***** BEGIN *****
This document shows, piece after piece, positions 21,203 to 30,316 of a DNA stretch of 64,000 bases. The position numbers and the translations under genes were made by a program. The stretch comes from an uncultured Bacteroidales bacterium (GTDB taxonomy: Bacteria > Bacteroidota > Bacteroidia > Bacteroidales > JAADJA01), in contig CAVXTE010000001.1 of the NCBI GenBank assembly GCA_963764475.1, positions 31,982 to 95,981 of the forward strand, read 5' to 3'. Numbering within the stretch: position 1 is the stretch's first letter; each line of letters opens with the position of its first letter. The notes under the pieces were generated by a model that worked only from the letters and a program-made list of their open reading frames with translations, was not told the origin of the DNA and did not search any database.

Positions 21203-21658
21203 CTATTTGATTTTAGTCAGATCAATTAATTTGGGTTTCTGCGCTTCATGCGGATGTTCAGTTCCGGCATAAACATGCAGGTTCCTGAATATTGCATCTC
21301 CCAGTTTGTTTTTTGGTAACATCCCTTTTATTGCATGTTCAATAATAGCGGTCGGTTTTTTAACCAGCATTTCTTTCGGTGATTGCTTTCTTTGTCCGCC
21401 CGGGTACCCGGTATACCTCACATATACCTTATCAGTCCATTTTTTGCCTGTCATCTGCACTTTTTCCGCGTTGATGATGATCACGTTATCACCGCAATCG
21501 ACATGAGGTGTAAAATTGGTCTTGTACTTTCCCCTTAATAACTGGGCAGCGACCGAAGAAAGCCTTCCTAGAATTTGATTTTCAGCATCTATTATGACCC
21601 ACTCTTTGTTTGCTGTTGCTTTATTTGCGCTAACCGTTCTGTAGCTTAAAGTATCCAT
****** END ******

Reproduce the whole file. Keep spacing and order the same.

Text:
This document shows, piece after piece, positions 21,203 to 30,316 of a DNA stretch of 64,000 bases. The position numbers and the translations under genes were made by a program. The stretch comes from an uncultured Bacteroidales bacterium (GTDB taxonomy: Bacteria > Bacteroidota > Bacteroidia > Bacteroidales > JAADJA01), in contig CAVXTE010000001.1 of the NCBI GenBank assembly GCA_963764475.1, positions 31,982 to 95,981 of the forward strand, read 5' to 3'. Numbering within the stretch: position 1 is the stretch's first letter; each line of letters opens with the position of its first letter. The notes under the pieces were generated by a model that worked only from the letters and a program-made list of their open reading frames with translations, was not told the origin of the DNA and did not search any database.

Positions 21203-21658
21203 CTATTTGATTTTAGTCAGATCAATTAATTTGGGTTTCTGCGCTTCATGCGGATGTTCAGTTCCGGCATAAACATGCAGGTTCCTGAATATTGCATCTC
21301 CCAGTTTGTTTTTTGGTAACATCCCTTTTATTGCATGTTCAATAATAGCGGTCGGTTTTTTAACCAGCATTTCTTTCGGTGATTGCTTTCTTTGTCCGCC
21401 CGGGTACCCGGTATACCTCACATATACCTTATCAGTCCATTTTTTGCCTGTCATCTGCACTTTTTCCGCGTTGATGATGATCACGTTATCACCGCAATCG
21501 ACATGAGGTGTAAAATTGGTCTTGTACTTTCCCCTTAATAACTGGGCAGCGACCGAAGAAAGCCTTCCTAGAATTTGATTTTCAGCATCTATTATGACCC
21601 ACTCTTTGTTTGCTGTTGCTTTATTTGCGCTAACCGTTCTGTAGCTTAAAGTATCCAT